Siddharth Kara is the director of the Program on Human Trafficking and Modern Slavery at Harvard Kennedy School, where he is also an adjunct lecturer and teaches a course on human trafficking. He is the author of three books: “Bonded Labor: Tackling the System of Slavery in South Asia”; “Modern Slavery," and “Sex Trafficking: Inside the Business of Modern Slavery,” which has been made into a Hollywood feature film, “Trafficked,” which releases this month. We spoke to Kara about his research and the business of slavery in the 21st century.
Q: How does the new book build on your previous work related to slavery and human trafficking?
My new book, “Modern Slavery,” is the culmination of all my research across 16 years in more than 50 countries, into the various manifestations of modern slavery: from sex trafficking, to labor trafficking, to organ trafficking, to debt bondage, and nearly everything in between. I hope this book will be useful for policymakers, scholars and everyday citizens who wish to learn more about slavery and understand the forces that allow it to persist.
Q: Can you talk about the most salient/surprising findings?
The comparative analysis I performed between the profitability of slavery in the “old world” versus slavery today was the most startling of my findings. Slavery in the old world was a high capital investment enterprise with a slow return on investment, whereas slavery today is a very low capital investment enterprise with a very fast return on investment.
Whereas slavery in the old world provided a 15 to 20 percent annual return on investment, slavery today provides between a 300 to 500 percent annual return on investment, with sex trafficking approaching 1,000 percent. This radical shift in the economic logic of slavery across the last few centuries told me almost everything I needed to know as to why the system persists, despite the fact that it is not legal in most countries in the world.
Q: What makes slavery today so much more profitable?
Hundreds of millions of people today are highly impoverished and disadvantaged by virtue of ethnic or gender identity. These and other forces render them highly vulnerable to false offers by human traffickers. In addition, the speed and cost of transportation has dropped by more than 90 percent in the last century.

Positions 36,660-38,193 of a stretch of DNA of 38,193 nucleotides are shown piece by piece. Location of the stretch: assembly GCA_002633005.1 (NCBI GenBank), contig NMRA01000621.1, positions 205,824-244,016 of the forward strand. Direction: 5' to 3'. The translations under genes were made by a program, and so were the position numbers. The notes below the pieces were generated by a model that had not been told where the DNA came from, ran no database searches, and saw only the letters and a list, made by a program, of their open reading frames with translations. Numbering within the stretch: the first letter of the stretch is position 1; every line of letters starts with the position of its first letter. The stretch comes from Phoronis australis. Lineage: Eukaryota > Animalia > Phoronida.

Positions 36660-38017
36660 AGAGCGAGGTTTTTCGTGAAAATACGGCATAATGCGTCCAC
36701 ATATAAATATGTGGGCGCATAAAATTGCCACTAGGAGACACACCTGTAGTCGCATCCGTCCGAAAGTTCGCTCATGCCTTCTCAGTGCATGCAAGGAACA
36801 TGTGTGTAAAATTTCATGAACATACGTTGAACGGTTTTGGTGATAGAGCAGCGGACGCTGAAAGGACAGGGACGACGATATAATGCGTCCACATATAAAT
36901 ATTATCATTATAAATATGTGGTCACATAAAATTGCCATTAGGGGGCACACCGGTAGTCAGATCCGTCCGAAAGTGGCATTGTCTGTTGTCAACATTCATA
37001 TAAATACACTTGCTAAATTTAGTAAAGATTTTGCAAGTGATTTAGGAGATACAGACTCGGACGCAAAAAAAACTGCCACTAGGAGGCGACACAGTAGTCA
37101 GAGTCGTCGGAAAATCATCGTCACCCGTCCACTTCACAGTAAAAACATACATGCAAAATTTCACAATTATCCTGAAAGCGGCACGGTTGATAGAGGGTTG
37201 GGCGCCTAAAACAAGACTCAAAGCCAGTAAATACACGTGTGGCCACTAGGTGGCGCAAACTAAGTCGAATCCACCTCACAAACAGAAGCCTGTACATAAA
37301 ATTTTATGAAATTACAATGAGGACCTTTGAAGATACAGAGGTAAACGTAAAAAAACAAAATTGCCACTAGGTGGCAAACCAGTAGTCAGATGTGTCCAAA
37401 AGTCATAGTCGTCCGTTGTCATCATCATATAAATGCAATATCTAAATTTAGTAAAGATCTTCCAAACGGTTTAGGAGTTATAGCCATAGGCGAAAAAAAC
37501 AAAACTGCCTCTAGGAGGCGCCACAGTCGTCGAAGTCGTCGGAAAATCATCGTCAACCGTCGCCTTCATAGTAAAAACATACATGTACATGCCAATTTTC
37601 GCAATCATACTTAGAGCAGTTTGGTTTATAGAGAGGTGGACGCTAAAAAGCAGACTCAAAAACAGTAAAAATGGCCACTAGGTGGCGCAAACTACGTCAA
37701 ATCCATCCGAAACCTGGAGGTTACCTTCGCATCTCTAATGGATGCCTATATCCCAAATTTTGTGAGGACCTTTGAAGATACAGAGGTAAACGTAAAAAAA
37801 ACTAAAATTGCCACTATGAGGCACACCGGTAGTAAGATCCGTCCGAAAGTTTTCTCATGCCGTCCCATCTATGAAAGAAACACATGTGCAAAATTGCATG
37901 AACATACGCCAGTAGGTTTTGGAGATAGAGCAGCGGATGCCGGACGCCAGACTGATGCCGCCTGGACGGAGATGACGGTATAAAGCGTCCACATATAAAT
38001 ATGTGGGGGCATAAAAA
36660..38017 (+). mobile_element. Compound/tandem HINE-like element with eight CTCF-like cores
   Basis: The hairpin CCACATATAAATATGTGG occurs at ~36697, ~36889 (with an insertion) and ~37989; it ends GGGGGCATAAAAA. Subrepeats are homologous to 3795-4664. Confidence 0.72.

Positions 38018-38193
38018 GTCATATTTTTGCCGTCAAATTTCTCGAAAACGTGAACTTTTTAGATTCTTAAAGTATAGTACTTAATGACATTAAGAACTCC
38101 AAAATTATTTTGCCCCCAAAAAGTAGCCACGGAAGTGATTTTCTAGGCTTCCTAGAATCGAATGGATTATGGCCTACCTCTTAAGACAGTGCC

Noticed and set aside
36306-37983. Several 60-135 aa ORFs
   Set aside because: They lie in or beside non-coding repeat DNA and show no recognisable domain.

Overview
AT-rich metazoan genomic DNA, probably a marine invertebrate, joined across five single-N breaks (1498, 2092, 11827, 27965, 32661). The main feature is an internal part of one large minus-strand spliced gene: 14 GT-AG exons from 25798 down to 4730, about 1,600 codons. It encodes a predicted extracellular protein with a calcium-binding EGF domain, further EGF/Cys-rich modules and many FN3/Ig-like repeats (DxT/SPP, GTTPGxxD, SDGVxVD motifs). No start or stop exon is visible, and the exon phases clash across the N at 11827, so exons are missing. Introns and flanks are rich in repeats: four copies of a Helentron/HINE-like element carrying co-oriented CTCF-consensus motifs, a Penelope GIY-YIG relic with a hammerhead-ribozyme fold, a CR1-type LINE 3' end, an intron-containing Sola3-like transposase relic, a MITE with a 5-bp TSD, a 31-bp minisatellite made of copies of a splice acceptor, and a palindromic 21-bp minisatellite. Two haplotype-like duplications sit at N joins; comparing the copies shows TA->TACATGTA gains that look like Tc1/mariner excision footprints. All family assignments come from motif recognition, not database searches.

These two factors make it very quick, cheap and easy to move a potential slave from the point of origin to the point of exploitation, almost anywhere in the world. The products of slave labor can also be shipped almost anywhere in the world quickly and easily, making slavery more prevalent across numerous sectors in the global economy than ever before.
In fact, we still do not know to what extent global supply chains are maintained by slavery and child labor. Because of these and other factors, slavery today is more profitable than ever before, and also more woven into the global economy than ever before.
Q: Do you make recommendations in the book for ways to end slavery and human trafficking?
In the book, I identify 20 forces that I believe allow slavery to persist in the world today, and 10 initiatives that I believe can address these forces most effectively.
Q: Can you talk a bit about the film “Trafficked,” inspired by your first book and releasing in October 2017?
I wrote and produced "Trafficked" based on real cases I documented in my first book to use the power of media to raise awareness of human trafficking to a much larger extent than I have through my writing and advocacy. Millions of people see movies, which is far more than will ever read my books!
I try to tell a riveting story about three young women from around the world, which I hope will be the first truly global, authentic feature film on human trafficking. The world premiere of the film will be at the United Nations on October 5, and it will be released in theaters the following day. Writing and producing feature films is all quite new to me, so it will be very interesting to see what audiences think. Hopefully, they will like it.